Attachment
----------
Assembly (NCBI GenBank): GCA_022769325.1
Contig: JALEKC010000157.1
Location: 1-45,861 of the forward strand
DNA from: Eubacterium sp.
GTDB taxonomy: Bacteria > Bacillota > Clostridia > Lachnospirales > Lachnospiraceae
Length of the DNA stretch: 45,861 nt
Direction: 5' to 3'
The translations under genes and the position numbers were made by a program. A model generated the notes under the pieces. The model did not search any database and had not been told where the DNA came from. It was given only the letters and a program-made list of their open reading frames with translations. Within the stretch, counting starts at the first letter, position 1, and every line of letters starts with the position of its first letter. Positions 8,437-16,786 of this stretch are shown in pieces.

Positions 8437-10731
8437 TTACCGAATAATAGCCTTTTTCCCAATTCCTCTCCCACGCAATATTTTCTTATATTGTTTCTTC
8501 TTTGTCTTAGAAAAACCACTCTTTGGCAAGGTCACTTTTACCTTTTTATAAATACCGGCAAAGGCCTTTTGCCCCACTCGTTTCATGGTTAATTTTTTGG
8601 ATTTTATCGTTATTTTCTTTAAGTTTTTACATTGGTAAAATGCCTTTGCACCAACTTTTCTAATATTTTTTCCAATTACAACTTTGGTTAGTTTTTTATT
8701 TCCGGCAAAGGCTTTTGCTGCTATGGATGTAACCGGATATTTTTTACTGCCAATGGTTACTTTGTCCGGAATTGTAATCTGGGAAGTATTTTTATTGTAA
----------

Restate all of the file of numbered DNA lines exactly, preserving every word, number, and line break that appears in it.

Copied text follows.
Assembly (NCBI GenBank): GCA_022769325.1
Contig: JALEKC010000157.1
Location: 1-45,861 of the forward strand
DNA from: Eubacterium sp.
GTDB taxonomy: Bacteria > Bacillota > Clostridia > Lachnospirales > Lachnospiraceae
Length of the DNA stretch: 45,861 nt
Direction: 5' to 3'
The translations under genes and the position numbers were made by a program. A model generated the notes under the pieces. The model did not search any database and had not been told where the DNA came from. It was given only the letters and a program-made list of their open reading frames with translations. Within the stretch, counting starts at the first letter, position 1, and every line of letters starts with the position of its first letter. Positions 8,437-16,786 of this stretch are shown in pieces.

Positions 8437-10731
8437 TTACCGAATAATAGCCTTTTTCCCAATTCCTCTCCCACGCAATATTTTCTTATATTGTTTCTTC
8501 TTTGTCTTAGAAAAACCACTCTTTGGCAAGGTCACTTTTACCTTTTTATAAATACCGGCAAAGGCCTTTTGCCCCACTCGTTTCATGGTTAATTTTTTGG
8601 ATTTTATCGTTATTTTCTTTAAGTTTTTACATTGGTAAAATGCCTTTGCACCAACTTTTCTAATATTTTTTCCAATTACAACTTTGGTTAGTTTTTTATT
8701 TCCGGCAAAGGCTTTTGCTGCTATGGATGTAACCGGATATTTTTTACTGCCAATGGTTACTTTGTCCGGAATTGTAATCTGGGAAGTATTTTTATTGTAA